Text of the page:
Building a “fat” framework (one that can be used on the simulator as well as real devices) using xcodebuild.
xcodebuild -sdk iphoneos
xcodebuild -sdk macos
Then use lipo to combine the two frameworks into one.
To see the disassembly of a framework, use:
Dynamic vs Static – https://pewpewthespells.com/blog/static_and_dynamic_libraries.html
Dynamic frameworks are loaded at runtime and therefore can be slow, though this is (apparently) improved in iOS 9.3. Set the
DYLD_PRINT_STATISTICS environment variable to
1 to print info of how long it takes to load libraries.
These were rapid-fire talks on a variety of subjects, each lasting around 5 minutes.
Morality in Software Development
Paul Ardeleanu talks about how we as developers have a moral obligation to do the right thing. Implementing accessibility is a choice, and by choosing not to do it, we exclude an entire group of potential users. Optimising performance for better battery usage doesn’t immediately sound like a ground-breaking idea, but when the energy usage of the app is multiplied by potentially hundreds of thousands of people it becomes apparent that our work can have an impact on the planet.
Mark Tunnicliffe with a presentation on the agile release process at Now TV.
The talk starts with a few phrases you may hear:
We need to delay the release, the story is still in development as the specs arrived late.
Just found a bug, we need to include a fix in this release but it will take 2 days to fix.
That release we just spent a week testing? It’s not going live until next month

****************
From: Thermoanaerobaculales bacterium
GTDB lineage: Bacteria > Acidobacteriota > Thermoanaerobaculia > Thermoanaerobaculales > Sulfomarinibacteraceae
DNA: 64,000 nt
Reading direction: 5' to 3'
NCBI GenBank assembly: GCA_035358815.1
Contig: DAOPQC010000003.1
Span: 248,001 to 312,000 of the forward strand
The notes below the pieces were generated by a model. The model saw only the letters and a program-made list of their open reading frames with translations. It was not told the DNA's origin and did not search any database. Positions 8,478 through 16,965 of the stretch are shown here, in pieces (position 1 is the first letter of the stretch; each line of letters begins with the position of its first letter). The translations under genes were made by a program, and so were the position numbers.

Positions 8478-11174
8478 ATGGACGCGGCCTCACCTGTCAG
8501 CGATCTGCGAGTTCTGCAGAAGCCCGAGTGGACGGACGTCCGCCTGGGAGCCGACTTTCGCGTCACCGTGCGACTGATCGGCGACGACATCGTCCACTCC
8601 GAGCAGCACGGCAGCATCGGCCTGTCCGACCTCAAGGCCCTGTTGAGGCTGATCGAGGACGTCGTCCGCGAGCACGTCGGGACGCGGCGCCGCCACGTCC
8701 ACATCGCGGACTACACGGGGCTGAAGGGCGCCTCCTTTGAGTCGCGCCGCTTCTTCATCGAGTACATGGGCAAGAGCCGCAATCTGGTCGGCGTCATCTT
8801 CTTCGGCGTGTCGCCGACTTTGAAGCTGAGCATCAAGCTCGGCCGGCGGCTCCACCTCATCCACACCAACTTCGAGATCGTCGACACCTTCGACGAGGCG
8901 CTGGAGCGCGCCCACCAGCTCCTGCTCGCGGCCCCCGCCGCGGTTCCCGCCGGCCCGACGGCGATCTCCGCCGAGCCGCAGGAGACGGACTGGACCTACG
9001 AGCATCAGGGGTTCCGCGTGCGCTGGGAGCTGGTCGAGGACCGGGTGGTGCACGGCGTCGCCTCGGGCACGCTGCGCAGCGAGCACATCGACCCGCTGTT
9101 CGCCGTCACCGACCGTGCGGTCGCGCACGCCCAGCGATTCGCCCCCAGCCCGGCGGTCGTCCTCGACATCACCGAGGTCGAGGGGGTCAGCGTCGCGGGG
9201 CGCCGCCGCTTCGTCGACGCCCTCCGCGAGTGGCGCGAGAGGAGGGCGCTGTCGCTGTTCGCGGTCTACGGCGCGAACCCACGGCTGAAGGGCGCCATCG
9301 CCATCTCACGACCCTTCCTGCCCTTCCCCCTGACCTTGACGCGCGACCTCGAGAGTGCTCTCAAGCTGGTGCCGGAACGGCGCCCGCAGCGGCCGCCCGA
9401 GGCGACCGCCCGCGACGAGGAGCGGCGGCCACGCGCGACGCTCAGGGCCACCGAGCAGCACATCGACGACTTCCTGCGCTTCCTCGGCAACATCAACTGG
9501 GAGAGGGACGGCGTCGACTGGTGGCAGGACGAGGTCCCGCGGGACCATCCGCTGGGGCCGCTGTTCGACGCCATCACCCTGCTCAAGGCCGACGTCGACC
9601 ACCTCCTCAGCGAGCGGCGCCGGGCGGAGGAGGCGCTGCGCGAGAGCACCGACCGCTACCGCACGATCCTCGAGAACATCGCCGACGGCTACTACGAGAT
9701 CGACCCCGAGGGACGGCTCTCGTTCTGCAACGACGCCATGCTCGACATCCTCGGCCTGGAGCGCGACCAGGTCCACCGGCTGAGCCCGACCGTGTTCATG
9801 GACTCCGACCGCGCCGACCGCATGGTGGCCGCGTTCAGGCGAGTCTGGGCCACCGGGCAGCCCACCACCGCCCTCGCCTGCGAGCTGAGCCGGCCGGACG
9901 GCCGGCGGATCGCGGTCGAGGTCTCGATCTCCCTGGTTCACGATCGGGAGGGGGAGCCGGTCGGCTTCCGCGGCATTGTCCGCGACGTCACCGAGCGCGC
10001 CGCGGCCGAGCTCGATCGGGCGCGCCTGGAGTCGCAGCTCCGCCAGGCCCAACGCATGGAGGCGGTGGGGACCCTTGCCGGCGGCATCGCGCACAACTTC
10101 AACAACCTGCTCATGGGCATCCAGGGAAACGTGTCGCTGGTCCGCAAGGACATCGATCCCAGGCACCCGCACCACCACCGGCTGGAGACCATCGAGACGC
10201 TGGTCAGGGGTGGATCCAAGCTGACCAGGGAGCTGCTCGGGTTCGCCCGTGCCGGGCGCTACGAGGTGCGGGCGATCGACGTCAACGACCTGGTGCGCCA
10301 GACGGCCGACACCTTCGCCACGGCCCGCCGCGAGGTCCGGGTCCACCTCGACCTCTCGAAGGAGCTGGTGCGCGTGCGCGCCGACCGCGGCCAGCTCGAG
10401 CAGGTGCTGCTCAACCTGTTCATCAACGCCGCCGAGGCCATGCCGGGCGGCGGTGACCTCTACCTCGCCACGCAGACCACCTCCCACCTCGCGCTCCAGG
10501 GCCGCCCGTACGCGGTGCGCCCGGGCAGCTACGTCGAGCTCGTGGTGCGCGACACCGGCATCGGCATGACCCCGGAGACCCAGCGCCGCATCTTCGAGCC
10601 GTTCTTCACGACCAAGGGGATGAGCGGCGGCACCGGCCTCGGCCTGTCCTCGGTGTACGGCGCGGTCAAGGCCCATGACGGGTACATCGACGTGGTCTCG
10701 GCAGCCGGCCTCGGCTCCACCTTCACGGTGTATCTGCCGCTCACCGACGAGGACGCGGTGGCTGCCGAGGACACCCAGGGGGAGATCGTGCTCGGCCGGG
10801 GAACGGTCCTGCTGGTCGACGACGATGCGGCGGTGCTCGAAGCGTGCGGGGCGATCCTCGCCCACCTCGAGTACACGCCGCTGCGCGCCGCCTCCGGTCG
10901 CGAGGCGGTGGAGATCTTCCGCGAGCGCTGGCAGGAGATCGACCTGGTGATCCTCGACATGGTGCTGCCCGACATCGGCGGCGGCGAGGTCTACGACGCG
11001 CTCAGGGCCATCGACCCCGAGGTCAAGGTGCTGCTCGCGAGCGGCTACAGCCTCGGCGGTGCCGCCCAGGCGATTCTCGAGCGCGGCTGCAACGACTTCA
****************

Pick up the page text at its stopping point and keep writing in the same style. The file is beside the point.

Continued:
Followed by how Now TV apply release trains with a consistent process.
- Set development “trains” – 2 sprints, 2 weeks each. (4 weeks)
- Regression testing, immediately after development train (1 week).
- Certification – Apple + 3rd party (1 week)
- Train departs (week 6)
The releases are on a regular, 6 week cycle. This forces dependencies to have design/specs/analysis ready. If it’s not ready it goes into the next cycle.
Incidentally Spotify also employ (or at least did employ) a similar model, as described in their 2 part Engineering Culture video:
Tech Has Roadmaps, Should Your Career?
John Gilbey with a reflective piece on taking control of your career and avoiding stagnation by learning, expanding your skillset and keeping up-to-date. Not a particularly content-rich talk, but very inspiring nonetheless.
Is Your App A Door Handle, Or A Door Knob?
Steve Westgarth answers this odd question with a quick look at the UX of two methods of opening a door.
- Door knob: difficult to grasp, difficult to turn
- Door handle: simple, easy to use
An knob/handle analogue in the software industry being the CAPTCHA, which doesn’t fulfil the user needs, instead it solves a developer problem (preventing spam).
The “door handle” version of CAPTCHA would be the implementations that require the user to, for example, select pictures of trees, essentially gamifying the process. Or No CAPTCHA reCAPTCHA removing the need for user interaction completely.
The main takeaway I had from this talk was the quote “Your problems are not your users problems”.
This talk has also been given previously, and recorded: http://www.codemobile.co.uk/2016/09/07/app-door-handle-door-knob/
Ended with a pitch for the codemobile.co.uk conference in April 2017 in Chester.
Day 2 (Wednesday)
Good weather means a perfect photo opportunity.
Component Driven and Modular UI Code with ViewModel
Alexey Demedetskiy takes us on a tour of various architectural patterns, specifically using View Models for both content (e.g. label text) and actions (e.g. button taps).
A couple of tidbits – a dependency tree is better than a dependency net, and the parent should be responsible for it’s child dependents.
Slides are available on Speaker Deck.
Functional Programming for Busy OOP
Diego Freniche somehow manages to turn the subject of Functional Programming into the most hilarious talk of the conference. If you get a chance to see this guy talk, do it.
I spent more time laughing than taking notes so they’re a bit light here, but the slides are available on SlideShare.
A funny little dig at MVC: “Model View Everything”.